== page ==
This is an essay on Verifiability, Biography of a living person, Words to watch § Contentious labels, Offensive material, and Writing better articles § Principle of least astonishment.
It contains the advice or opinions of one or more Wikipedia contributors. This page is not an encyclopedia article, nor is it one of Wikipedia's policies or guidelines, as it has not been thoroughly vetted by the community. Some essays represent widespread norms; others only represent minority viewpoints.
What precisely is a "Contentious claim?"
The definition of that is one of the sources of many morasses in the realm of articles on Wikipedia, and especially the biographies of living persons.
Some are fairly clear:
- "John Doe is a racist axe-murderer" would generally conceded to be "contentious" and thus requiring strong reliable sourcing for the claim.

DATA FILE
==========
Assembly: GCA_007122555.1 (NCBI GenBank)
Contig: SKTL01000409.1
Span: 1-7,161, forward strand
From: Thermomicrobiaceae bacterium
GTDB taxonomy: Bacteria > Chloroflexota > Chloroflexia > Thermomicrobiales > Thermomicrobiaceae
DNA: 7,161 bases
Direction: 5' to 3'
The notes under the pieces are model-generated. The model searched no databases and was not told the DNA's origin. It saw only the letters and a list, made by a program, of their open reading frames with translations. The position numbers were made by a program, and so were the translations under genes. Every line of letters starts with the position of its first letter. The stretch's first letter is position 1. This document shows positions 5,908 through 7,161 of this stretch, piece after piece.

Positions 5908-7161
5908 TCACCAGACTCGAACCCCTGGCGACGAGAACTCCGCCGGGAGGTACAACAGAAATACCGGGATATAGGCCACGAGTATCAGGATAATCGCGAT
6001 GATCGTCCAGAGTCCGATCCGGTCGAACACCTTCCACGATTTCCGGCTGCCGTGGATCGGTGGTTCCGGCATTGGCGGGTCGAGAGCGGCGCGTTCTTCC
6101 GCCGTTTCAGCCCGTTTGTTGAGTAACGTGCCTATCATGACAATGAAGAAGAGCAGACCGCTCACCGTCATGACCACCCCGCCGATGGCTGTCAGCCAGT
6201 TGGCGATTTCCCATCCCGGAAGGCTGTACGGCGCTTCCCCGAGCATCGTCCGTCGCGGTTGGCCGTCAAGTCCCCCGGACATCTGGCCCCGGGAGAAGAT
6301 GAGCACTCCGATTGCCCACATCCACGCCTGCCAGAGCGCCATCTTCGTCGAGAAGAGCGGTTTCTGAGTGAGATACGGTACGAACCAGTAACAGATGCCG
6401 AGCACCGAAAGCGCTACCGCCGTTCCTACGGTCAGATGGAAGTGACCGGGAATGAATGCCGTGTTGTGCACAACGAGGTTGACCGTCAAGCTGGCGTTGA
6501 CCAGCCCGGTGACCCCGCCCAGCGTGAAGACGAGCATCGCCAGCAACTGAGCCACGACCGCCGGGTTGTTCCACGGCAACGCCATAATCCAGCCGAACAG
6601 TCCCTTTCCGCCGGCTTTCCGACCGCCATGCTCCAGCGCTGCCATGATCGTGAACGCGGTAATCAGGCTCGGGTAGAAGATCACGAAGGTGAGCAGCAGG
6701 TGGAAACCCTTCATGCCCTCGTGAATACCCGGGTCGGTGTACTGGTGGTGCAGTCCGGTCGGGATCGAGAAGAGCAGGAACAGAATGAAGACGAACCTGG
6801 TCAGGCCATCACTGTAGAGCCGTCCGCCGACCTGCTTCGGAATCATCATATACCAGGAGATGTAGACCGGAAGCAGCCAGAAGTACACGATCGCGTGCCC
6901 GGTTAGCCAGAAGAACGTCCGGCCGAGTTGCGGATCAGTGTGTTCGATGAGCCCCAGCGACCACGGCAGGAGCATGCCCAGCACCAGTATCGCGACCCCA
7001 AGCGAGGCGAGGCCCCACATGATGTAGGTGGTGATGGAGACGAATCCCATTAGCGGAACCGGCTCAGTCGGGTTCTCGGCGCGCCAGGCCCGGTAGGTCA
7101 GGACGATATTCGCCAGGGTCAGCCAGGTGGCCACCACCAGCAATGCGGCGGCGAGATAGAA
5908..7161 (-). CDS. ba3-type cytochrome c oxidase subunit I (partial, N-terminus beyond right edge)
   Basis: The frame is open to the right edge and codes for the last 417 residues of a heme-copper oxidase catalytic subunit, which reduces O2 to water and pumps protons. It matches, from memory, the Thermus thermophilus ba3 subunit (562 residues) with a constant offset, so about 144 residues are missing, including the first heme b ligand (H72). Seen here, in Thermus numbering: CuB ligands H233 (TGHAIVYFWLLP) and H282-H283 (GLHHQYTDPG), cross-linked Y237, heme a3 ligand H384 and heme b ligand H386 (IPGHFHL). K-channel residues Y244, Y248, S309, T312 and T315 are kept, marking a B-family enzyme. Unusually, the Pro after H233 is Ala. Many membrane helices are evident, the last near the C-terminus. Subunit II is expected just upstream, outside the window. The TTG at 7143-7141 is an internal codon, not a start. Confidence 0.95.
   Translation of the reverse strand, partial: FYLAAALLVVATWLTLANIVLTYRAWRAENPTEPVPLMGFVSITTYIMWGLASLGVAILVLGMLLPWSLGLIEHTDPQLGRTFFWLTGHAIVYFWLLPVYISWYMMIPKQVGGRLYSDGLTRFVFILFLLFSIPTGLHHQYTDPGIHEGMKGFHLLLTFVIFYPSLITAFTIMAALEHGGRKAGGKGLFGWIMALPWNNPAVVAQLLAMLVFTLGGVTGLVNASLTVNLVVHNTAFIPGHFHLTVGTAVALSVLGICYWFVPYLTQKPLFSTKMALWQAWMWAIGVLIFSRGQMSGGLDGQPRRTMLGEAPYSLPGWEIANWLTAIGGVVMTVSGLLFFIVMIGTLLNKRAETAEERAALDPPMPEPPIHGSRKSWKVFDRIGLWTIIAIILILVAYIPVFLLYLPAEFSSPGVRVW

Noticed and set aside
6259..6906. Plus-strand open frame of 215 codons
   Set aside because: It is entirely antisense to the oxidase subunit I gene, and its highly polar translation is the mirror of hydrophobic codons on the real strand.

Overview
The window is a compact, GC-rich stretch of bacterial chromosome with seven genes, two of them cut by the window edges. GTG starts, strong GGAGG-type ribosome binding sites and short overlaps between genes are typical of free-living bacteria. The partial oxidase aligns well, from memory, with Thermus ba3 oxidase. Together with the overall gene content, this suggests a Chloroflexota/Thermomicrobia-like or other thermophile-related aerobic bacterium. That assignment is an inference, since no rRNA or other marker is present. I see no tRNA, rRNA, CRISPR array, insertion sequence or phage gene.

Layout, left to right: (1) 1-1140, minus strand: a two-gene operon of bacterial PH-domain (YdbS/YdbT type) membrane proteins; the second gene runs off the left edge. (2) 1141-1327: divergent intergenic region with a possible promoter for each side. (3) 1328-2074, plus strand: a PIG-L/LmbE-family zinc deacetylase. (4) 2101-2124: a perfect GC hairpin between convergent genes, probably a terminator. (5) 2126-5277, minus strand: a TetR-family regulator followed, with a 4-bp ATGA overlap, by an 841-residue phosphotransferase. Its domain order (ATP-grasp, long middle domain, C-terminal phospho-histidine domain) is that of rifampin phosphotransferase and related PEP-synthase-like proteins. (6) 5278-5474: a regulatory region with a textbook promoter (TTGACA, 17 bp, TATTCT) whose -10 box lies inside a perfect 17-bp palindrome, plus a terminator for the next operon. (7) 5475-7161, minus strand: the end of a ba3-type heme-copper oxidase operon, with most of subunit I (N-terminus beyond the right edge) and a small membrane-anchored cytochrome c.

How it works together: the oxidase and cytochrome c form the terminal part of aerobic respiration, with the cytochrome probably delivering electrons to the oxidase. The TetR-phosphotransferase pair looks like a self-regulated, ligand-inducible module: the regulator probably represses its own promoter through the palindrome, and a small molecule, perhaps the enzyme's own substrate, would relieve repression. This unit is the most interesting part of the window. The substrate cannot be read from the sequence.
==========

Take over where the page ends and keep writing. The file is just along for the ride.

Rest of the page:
Some are less clear-cut:
- "John Doe was seen leering at his neighbor's cat." Is that just a "harmless bit" in a biography, or is it "contentious?"
Common English dictionaries use some variant of "controversial' or "likely to cause an argument".
The problem is that everyone has a different view of what "controversial" means, even as they clearly argue about the claim!
Dictionaries fall down here -- just saying "related to controversy" or some other recursive definition. So let's look at the "argument" side.
One way of looking at it is ... if another editor says it is "contentious" then it is. Frequently this leads to a Monty Pythonesque sketch about the "argument department" or the like, with the second editor insisting "of course it is not contentious."
Another is "we are having an argument, so the claim is ipso facto contentious." Which is a tad easier to reach.
Perhaps recognising that articles are the sum of their parts is a valid course of action. Editors should view the "contentious claim" quite aside from the person whom it is attached to, and ask frankly whether they would have a problem with that edit being about their favourite (or least favourite) person in the world.